Here’s a useful piece of intellectual ammunition on international health-care comparisons, in case you weren’t already aware of it. A study by two University of Pennsylvania researchers, Samuel Preston and Jessica Ho, found that differences in life expectancy between the U.S. and other developed countries are likely due to differences in demographics, not health policies:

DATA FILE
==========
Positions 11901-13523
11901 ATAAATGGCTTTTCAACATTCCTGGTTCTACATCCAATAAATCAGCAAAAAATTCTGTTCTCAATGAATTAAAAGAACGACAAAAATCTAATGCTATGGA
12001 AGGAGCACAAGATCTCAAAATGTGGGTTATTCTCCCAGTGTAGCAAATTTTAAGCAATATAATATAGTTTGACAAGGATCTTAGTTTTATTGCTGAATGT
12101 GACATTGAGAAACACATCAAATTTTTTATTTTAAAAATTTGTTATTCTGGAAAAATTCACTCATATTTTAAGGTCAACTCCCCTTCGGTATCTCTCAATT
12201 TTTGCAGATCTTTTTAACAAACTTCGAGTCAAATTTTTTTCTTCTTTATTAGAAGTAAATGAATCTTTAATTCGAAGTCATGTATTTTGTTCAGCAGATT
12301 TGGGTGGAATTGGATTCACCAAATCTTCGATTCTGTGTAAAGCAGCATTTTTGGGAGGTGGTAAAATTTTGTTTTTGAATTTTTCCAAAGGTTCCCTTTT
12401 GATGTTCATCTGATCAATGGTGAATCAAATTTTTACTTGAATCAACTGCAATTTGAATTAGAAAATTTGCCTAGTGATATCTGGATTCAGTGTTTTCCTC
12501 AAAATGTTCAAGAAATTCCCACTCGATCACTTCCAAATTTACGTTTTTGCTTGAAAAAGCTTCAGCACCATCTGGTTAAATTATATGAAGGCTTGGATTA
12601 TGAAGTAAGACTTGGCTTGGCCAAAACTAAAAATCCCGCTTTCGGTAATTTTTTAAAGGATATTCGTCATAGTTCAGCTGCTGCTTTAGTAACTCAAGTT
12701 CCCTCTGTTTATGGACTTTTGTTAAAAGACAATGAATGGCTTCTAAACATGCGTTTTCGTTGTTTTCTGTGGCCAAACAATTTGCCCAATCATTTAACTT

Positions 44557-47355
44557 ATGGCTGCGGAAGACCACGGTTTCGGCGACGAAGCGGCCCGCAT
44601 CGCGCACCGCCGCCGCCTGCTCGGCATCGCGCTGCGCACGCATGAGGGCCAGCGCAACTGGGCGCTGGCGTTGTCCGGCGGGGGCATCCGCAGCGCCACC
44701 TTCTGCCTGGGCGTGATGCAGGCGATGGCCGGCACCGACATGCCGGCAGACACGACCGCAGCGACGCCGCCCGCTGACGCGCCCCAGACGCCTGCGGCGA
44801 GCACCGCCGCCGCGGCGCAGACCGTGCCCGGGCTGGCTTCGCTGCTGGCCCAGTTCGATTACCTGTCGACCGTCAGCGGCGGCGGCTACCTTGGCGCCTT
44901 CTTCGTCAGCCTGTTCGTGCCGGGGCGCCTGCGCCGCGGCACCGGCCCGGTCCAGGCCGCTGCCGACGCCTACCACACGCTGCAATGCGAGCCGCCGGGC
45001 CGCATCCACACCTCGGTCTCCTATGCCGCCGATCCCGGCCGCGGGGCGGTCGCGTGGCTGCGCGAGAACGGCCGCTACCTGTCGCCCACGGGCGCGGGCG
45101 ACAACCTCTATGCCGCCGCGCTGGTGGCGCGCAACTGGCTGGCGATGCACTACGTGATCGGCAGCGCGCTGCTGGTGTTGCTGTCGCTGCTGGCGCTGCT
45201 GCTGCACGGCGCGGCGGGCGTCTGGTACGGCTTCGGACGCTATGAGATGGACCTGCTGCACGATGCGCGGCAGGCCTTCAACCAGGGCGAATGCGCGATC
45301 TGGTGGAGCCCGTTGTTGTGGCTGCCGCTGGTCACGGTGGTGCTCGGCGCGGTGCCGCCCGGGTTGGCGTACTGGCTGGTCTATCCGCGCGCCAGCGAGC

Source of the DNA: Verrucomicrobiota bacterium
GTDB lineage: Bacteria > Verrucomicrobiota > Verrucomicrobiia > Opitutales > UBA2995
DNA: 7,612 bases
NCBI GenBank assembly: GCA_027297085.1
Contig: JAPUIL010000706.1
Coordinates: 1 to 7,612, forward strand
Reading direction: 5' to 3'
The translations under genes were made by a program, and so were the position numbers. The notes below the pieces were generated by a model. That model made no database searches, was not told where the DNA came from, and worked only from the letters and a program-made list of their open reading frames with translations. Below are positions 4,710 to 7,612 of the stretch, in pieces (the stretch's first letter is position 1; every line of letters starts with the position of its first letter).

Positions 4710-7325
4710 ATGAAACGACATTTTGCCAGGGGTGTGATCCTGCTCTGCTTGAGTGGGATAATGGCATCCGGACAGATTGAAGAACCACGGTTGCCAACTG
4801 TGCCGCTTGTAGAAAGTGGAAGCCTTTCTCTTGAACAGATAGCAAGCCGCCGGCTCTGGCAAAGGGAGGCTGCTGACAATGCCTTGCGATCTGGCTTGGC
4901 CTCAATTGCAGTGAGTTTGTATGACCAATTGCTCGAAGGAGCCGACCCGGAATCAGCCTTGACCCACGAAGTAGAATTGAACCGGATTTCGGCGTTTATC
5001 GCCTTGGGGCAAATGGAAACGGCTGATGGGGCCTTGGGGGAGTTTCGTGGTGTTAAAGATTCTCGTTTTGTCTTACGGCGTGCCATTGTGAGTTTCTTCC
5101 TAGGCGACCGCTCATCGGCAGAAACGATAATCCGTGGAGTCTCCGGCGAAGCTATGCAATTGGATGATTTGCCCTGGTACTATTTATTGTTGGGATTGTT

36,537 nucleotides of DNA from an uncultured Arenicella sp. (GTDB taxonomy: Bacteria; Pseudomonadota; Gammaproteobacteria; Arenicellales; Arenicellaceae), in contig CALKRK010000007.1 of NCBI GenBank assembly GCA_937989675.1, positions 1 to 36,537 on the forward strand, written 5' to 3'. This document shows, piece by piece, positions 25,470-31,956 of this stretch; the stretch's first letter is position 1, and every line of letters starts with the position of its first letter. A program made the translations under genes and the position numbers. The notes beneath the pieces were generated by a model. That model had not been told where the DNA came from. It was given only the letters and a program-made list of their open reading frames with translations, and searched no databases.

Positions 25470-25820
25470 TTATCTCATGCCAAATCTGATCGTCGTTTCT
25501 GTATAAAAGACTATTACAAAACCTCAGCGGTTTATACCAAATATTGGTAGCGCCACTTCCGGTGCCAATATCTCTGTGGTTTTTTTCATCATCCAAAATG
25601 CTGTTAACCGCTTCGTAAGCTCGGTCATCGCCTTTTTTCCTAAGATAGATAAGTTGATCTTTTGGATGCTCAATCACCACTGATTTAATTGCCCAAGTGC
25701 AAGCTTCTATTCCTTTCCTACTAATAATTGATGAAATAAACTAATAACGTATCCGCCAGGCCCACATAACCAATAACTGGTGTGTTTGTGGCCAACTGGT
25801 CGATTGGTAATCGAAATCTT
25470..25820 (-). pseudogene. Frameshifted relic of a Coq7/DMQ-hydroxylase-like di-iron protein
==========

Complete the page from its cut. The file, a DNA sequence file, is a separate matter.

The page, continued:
We find that, by standards of OECD countries, the US does well in terms of screening for cancer, survival rates from cancer, survival rates after heart attacks and strokes, and medication of individuals with high levels of blood pressure or cholesterol. We consider in greater depth mortality from prostate cancer and breast cancer, diseases for which effective methods of identification and treatment have been developed and where behavioral factors do not play a dominant role. We show that the US has had significantly faster declines in mortality from these two diseases than comparison countries. We conclude that the low longevity ranking of the United States is not likely to be a result of a poorly functioning health care system.